Thank you letters for customer feedback are very important. It’s not your customer’s job to give you feedback after each time you’ve completed a job or even just interacted with your company. They set out to have you complete a project and hopefully receive the intended value. So, when a customer does give you feedback, it’s a very kind gesture.

Whether that feedback is positive or negative, it was likely written with the intention of improving other customer experiences down the road. No matter what, feedback is valuable and can provide important insights for you to consider as you adapt your marketing strategy. Additionally writing thank you letters for customer feedback is critical to business growth.

1 – Take time to carefully review feedback before responding

The worst thing you can do is immediately write a thank you letter after receiving customer feedback. For positive feedback, this may result in a letter that’s overzealous. For negative feedback, this could cause you to be thoughtless and unprofessional.

In essence, take some time to read and re-read the feedback, and consider letting others review it as well. After you’ve reached a calm and collected state, you can start drafting a response. You’ll want to remain warm and grateful, yet professional, when responding to positive feedback. Also, you should never take that opportunity to ask them for anything more.

Negative feedback from customers can be far more difficult to know how to respond. Remember that fighting fire with fire will only make matters worse. Attempting to view things from their perspective, allows you can remain empathetic.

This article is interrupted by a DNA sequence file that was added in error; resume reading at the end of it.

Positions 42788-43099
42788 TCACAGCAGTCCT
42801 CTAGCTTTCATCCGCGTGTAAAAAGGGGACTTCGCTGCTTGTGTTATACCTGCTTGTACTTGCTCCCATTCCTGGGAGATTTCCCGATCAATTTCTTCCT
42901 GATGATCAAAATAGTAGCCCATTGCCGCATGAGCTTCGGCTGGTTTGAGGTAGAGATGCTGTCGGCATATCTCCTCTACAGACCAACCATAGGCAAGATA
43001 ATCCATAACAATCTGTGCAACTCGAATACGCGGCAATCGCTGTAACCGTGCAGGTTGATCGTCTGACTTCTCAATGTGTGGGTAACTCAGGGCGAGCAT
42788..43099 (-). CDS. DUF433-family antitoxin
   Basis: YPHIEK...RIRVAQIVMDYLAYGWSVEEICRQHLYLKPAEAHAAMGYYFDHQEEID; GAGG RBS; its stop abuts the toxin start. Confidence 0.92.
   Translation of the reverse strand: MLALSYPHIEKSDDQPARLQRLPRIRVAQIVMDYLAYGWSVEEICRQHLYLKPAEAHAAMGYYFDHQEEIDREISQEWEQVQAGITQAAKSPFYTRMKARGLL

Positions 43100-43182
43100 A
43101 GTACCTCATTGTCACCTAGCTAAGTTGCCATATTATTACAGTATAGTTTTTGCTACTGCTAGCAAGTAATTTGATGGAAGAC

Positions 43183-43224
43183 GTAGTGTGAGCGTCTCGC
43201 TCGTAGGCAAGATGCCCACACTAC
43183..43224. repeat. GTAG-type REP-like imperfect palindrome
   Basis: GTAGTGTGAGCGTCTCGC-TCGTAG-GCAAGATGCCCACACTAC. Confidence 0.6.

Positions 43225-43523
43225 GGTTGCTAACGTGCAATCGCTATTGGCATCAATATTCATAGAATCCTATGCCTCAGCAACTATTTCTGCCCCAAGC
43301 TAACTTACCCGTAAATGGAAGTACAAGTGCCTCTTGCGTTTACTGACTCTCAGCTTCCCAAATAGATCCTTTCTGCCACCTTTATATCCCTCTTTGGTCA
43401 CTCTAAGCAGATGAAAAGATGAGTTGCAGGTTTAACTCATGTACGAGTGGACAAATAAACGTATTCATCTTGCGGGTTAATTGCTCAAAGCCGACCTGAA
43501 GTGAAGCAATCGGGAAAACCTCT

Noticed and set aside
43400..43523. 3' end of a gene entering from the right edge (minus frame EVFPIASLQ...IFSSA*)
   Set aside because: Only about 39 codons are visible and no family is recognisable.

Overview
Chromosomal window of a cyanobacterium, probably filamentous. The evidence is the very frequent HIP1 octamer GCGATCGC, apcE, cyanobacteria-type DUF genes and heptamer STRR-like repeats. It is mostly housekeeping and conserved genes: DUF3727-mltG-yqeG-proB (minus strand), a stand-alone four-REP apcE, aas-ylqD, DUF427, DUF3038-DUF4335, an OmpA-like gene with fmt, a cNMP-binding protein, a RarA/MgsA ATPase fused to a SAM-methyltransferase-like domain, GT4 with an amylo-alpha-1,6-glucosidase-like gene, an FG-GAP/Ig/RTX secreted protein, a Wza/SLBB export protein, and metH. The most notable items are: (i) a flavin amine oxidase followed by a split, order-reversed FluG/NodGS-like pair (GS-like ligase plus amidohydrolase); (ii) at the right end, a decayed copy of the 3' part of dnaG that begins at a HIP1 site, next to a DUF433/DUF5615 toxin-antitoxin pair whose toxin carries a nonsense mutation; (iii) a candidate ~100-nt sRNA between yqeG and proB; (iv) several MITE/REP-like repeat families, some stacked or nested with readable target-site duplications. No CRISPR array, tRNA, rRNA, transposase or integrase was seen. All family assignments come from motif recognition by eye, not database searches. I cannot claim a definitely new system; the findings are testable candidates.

2 – Thank them twice

Another important thing to consider when writing thank you letters for customer feedback is to thank them twice. It’s always good to start out the letter by thanking the customer for choosing you and offering feedback. This shows, right away, that you appreciated the time / effort they took to write a review. No matter if the feedback was positive or negative, it still deserves acknowledgment.

In addition, you should also close the letter with a second thank you. This is especially important if the feedback is negative. You might have used the body of the email to express concern over the feedback, give explanations, or discuss ways you may improve in the future. To sum it all up, you’re grateful that the customer let you know about a negative experience so you could come to these conclusions.

3 – Let them know you’ve read their feedback

It’s reassuring for customers to know that you’ve taken time to read their feedback and actually analyze it before writing your thank you letter. For positive feedback, this usually means extending how happy you are that they had such a great experience. You can outline what teams were involved in that process. Also, how you’re always working building stronger customer interactions.